Eagles Wake-Up Call Mailbag: Daniel’s Contract

Plus: Who will the Eagles target in the third round of the draft?

Chase Daniel. (USA Today Sports)

Chase Daniel. (USA Today Sports)

Plenty has happened with the Eagles since our last mailbag, so we decided to answer a couple of your questions. To submit your question at any time, email us, tweet at us (@Birds247) or complete the form at the bottom of this post that we’ll start throwing in the wake-up calls more regularly.

I’ve been pretty surprised about the persistent talk surrounding Chase Daniel’s contract. Yes, he received a lot of money, but some of the stats thrown around are pretty disingenuous. The most misleading, in my mind, is when people say Daniel gets paid more than several NFL starters.

If you take a look at Spotrac’s ranking of quarterback contracts by average money, Daniel is slotted at 23rd with $7 million per year. Some have used this as evidence that the Eagles are paying Daniel starting money and that there is, despite Doug Pederson’s comments, a quarterback competition.

The first problem with that is there aren’t 32 starting quarterbacks in the NFL. It’s anyone’s guess as to who will start for the Broncos, Browns, 49ers and Rams next season, but multiple teams may be starting rookies.

The second problem is four guys Daniel ranks ahead of are still on their rookie deals. Obviously, young guns like Jameis Winston and Marcus Mariota would command more money than Daniel if they were on the open market in free agency, rather than stuck on the rookie wage scale, so it’s not exactly fair to compare their contracts.

Then you look at the other quarterbacks in the top 32 below Daniel, and it’s a pretty uninspiring group: Brian Hoyer, Josh McCown, Mark Sanchez, Chad Henne and Case Keenum. When you add in the fact that backups get paid more each year with the rising salary cap, and the value Daniel brings as a known quantity to Doug Pederson who can help other quarterbacks in this new regime, I wouldn’t be so quick to label Daniel’s deal as “bloated” or unjustifiable.

I don’t view this contract as some sort of compromise between two opposing parties, but rather Pederson getting the two guys he wants as his starter and his backup.

So far, we only know of two players the Eagles will reportedly host in Philadelphia on pre-draft visits: Mississippi State quarterback Dak Prescott and TCU receiver Kolby Listenbee. CBS Sports projects both of them will be picked in the third or fourth rounds.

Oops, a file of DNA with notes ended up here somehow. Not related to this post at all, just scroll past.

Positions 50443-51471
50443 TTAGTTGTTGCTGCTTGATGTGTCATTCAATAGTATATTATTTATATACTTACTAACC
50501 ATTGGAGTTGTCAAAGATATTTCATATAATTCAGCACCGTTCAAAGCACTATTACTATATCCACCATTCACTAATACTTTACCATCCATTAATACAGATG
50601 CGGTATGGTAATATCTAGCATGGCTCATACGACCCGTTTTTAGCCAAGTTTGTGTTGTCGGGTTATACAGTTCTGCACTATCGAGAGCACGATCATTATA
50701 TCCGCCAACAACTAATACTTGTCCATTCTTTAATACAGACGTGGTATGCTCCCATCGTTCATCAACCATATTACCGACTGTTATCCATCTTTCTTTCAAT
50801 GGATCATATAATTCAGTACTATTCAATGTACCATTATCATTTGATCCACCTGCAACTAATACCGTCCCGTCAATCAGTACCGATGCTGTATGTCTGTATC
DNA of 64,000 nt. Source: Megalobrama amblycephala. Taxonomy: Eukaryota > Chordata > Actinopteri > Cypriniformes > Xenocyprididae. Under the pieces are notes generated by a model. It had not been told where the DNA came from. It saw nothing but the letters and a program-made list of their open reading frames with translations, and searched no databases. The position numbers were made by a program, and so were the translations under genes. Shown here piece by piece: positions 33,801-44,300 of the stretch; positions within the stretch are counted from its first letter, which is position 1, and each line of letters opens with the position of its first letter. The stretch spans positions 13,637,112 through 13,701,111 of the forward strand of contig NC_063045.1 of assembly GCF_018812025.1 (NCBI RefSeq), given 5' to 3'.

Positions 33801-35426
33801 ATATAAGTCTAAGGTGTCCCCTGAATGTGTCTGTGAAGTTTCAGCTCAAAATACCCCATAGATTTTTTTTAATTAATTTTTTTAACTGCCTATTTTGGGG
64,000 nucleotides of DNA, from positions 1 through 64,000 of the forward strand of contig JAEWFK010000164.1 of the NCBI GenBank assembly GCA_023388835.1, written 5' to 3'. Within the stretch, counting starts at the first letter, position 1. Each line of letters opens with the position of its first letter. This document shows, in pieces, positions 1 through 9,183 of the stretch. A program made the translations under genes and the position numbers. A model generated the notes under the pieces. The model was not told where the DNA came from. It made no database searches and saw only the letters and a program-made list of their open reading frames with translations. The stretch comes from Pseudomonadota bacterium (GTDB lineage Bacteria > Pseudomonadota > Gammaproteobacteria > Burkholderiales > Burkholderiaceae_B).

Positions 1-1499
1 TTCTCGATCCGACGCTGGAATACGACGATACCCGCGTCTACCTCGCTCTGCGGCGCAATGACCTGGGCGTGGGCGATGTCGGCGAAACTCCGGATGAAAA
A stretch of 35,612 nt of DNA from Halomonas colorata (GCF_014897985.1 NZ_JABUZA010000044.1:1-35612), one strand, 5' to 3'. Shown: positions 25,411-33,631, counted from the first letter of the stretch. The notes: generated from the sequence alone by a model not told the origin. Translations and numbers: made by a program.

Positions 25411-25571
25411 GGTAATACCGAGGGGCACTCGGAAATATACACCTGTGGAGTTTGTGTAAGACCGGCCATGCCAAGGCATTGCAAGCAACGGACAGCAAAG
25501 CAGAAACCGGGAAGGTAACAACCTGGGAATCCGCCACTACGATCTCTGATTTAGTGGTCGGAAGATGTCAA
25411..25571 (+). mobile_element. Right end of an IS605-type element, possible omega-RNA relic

Here’s an excerpt of the NFL.com evaluation for the 6-2, 226-pound Prescott, whose stock was hurt recently by a DUI arrest:

Hard to find an NFL comp for Prescott because he’s built like Donovan McNabb, but lacks McNabb’s ability and polish. Prescott has NFL size, mobility and enough arm, but the tape shows a player who must improve his mechanics, poise and quickness through his progressions if he is to become a full­-time starter in the NFL. There are absolutely draftable traits and upside, but he will need extended work to smooth out his flaws. Until then, a team would be wise to utilize him on short-yardage packages.

And here’s an excerpt of the NFL.com evaluation for the 6-0, 197-pound Listenbee:

Intriguing draft prospect with good height, hands and ball skills and the second gear to threaten defenses deep. Listenbee won’t help much as a run blocker and he’s not sudden enough to be a consistent worker from the slot, but winning deep can produce touchdowns which will get him into a camp.


“[Sam Bradford] was a deciding factor.” Why Chris Givens picked Philly.

A little bit of background on Givens, who inked a one-year deal yesterday.

“He brings attitude, he brings experience and he brings a physical nature with him and a little excitement.” Tim Hauck on Rodney McCleod.

Tim rounds up the latest mock drafts in yesterday’s wake-up call.


Brandon Lee Gowton of Bleeding Green Nation reveals that Vegas has actually lowered the Eagles’ Super Bowl odds after their free-agent acquisitions.

The newest odds have the Eagles listed at 50/1 overall, which is worse than how the team ranked in February. The 10 other teams the Eagles are tied with at 50/1 include the Falcons, Bills, Bears, Lions, Rams, Saints, Jets, Chargers, Buccaneers, and Washington. A total of 16 NFL teams have better odds than the Eagles do. Only five teams have worse odds, including Chip Kelly’s 49ers at 66/1.

I’m not so sure what’s made the Eagles worse off than they were in February. They didn’t really lose any key players. Byron MaxwellKiko Alonso, and DeMarco Murray are big names but were hardly super critical to team success. The Birds plugged some roster holes in free agency so if anything I’d think their roster is better off.

Chris Givens gives the Eagles a deep threat, writes the Philadelphia Inquirer’s Zach Berman.

“That was one of the main things they talked about,” Givens said. “My deep-threat ability and ability to make plays with the ball in my hands.”

Givens has played four seasons in the NFL. He spent most of that time with the Rams before an in-season trade to the Baltimore Ravens last October. Givens has been far from exceptional, but his 16.6 yards per catch ranks fifth in the NFL since 2012 among all receivers with at least 50 catches. Givens totaled 107 career receptions for 1,779 yards and five touchdowns. Thirty-three of his catches went for 20 or more yards, and eight catches were for 40-plus yards.

“I’m way faster than my 40 time on the football field,” Givens said. “I feel that’s what separates me. When the ball is in the air, there’s another gear that kicks in.”


Nolan Carroll is expected to address the media soon — potentially today — about the one-year deal he signed on Tuesday.

Asher Dark contributed to this post.